But we have this treasure in jars of clay, to show that the surpassing power belongs to God and not to us. We are afflicted in every way, but not crushed; perplexed, but not driven to despair; persecuted, but not forsaken; struck down, but not destroyed; always carrying in the body the death of Jesus, so that the life of Jesus may also be manifested in our bodies. For we who live are always being given over to death for Jesus’ sake, so that the life of Jesus also may be manifested in our mortal flesh (2 Cor. 4:7-11).
Far from discrediting his apostleship, Paul contended that his suffering actually validated it! For Paul, it was unthinkable to preach nothing “except Jesus Christ and him crucified” (1 Cor. 2:2) in a way incongruous with the message itself. What credibility could be lent to the gospel of Christ crucified if it were preached by those who only know comfort and ease? How could one who has never known hardship or defeat or pain or weakness or shame ever commend the folly and scandal of the cross as the wisdom and power of God? No, for Paul, it was precisely his cruciform message that gave shape to his apostolic ministry. Only by bearing in his own body the death of Jesus could the resurrection life be manifested as well. Only by despairing of life itself could Paul be forged into instrument fit to reveal the power of God who raises the dead (2 Cor. 1:8-9).
What Stephen and Paul knew, Luther discovered and handed on to us. The church of Jesus marching forth militant into the world on mission can do so only through suffering, shame, weakness, and death. The cross shows us that God has purposed to accomplish his saving victory not in spite of, but precisely because of a cruci-formed church. While this may appear scandalous and foolish to the world, as well as to other so-called Christians enamored, like the Corinthians, with a theology of glory, it is the means — indeed the only means! — by which the gospel goes forth in power. May we not, therefore, run from a cruciform life as though it were inimical to our mission; rather let us embrace the cross in order that we might, not only in word but also in deed, share in the sufferings of Christ, becoming like him in his death that we might attain, and lead others, to the resurrection from the dead (Phil. 3:10-11).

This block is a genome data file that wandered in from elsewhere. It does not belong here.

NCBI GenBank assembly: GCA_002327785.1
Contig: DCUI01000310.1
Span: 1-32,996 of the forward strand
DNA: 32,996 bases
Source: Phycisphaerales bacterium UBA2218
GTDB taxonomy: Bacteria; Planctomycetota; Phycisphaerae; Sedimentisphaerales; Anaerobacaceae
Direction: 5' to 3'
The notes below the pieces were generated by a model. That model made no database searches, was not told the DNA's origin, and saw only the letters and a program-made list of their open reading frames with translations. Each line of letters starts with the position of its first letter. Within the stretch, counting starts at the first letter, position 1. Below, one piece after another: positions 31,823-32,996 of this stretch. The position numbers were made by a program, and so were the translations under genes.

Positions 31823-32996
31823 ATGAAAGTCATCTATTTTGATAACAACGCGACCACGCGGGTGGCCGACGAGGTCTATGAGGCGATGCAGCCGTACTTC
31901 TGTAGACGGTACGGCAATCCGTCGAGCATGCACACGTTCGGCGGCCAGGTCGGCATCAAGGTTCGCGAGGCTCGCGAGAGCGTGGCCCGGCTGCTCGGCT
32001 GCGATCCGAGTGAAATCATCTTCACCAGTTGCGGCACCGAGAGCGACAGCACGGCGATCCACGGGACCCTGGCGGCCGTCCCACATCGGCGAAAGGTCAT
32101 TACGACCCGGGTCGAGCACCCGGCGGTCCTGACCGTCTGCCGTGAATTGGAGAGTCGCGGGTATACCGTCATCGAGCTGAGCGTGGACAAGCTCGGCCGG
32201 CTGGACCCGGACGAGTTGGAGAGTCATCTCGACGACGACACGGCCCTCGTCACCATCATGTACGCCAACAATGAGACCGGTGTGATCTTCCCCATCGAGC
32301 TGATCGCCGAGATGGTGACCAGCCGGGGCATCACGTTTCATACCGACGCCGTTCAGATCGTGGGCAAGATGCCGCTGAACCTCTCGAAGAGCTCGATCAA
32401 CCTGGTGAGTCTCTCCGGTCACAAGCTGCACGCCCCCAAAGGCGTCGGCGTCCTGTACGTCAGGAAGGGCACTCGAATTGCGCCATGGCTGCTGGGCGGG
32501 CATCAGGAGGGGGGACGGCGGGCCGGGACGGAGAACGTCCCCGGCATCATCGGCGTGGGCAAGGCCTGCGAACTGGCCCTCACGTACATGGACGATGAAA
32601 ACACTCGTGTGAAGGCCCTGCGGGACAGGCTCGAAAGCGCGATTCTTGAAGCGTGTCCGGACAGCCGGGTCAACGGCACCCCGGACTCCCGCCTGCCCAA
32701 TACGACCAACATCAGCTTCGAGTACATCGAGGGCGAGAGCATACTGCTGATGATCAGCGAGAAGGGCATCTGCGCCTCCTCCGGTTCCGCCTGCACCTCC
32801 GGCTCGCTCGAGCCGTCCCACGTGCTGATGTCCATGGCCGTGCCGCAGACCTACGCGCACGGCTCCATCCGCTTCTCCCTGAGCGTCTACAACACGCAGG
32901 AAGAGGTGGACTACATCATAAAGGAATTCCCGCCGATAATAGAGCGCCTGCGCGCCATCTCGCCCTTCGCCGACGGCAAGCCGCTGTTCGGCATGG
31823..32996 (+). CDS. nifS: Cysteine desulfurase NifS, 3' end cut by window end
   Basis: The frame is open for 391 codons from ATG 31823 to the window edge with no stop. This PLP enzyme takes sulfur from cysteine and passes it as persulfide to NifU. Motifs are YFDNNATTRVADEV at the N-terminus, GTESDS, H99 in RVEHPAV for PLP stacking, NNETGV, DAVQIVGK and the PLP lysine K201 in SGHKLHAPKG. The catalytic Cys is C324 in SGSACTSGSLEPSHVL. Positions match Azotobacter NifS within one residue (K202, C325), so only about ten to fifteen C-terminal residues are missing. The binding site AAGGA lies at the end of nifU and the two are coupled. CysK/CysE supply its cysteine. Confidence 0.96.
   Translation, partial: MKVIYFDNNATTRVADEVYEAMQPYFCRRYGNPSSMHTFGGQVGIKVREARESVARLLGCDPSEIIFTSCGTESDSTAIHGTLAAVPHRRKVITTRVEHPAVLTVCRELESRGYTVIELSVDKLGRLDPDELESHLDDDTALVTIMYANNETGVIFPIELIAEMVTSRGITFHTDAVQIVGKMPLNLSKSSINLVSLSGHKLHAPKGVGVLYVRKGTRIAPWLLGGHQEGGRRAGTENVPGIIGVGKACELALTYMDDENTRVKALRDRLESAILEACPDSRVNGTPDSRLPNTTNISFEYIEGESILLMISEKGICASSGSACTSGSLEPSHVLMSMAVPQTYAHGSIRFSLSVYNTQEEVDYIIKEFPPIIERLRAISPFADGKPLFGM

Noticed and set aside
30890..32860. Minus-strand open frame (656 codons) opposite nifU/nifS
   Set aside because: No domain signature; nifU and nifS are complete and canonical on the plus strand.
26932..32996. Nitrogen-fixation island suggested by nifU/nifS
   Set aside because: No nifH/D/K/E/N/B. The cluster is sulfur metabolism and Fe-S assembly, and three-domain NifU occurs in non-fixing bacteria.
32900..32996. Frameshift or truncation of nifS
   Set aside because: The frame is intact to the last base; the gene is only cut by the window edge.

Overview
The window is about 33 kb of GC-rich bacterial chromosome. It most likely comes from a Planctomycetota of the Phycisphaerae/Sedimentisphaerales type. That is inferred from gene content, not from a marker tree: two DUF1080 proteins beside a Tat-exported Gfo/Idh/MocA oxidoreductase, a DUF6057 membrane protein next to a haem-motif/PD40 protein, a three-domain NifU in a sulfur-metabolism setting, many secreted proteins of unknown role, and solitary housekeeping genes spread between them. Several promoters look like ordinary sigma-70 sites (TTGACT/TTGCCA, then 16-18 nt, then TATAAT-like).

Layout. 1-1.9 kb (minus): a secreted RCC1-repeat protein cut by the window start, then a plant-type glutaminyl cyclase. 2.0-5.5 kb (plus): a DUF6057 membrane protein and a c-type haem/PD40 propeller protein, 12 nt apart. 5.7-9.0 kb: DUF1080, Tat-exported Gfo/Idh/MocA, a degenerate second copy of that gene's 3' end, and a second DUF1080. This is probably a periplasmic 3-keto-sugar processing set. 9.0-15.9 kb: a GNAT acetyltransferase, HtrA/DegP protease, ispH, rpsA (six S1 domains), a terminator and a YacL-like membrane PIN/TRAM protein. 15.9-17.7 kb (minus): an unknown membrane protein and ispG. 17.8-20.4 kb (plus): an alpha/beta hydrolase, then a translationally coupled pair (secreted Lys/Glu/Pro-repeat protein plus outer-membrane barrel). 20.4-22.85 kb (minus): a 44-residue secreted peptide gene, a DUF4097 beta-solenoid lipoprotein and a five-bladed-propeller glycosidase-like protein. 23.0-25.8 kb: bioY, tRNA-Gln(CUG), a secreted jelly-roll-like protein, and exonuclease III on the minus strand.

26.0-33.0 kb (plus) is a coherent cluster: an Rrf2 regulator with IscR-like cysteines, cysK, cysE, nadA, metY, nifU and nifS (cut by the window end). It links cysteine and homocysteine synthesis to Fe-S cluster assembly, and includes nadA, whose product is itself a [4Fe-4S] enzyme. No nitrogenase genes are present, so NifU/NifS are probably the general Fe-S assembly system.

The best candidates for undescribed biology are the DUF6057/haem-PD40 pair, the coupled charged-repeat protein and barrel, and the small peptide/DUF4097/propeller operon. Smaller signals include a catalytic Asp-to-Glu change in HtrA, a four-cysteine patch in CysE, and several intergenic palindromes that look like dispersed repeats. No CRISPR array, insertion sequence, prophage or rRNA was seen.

Martin Luther, Martin Luther’s Basic Theological Writings Third Edition. W. R. Russell & T. F. Lull, eds. (Minneapolis, MN: Fortress Press, 2012), 375-376.
 T.F. Torrance, Kingdom and Church: A Study in the Theology of the Reformation (Eugene, OR: Wipf & Stock, 1996), 66-69.
 This is why the theology of the cross, and the mission shaped by it, does not exclude the resurrection. It recognizes that just as Easter Sunday was necessarily preceded by Good Friday, so also the revelation of resurrection power in the life and the ministry of the church can only come about through humble submission to the cross that is laid on it. Resurrection life does not appear prior to or independent of the cross, but through it and in the midst of it.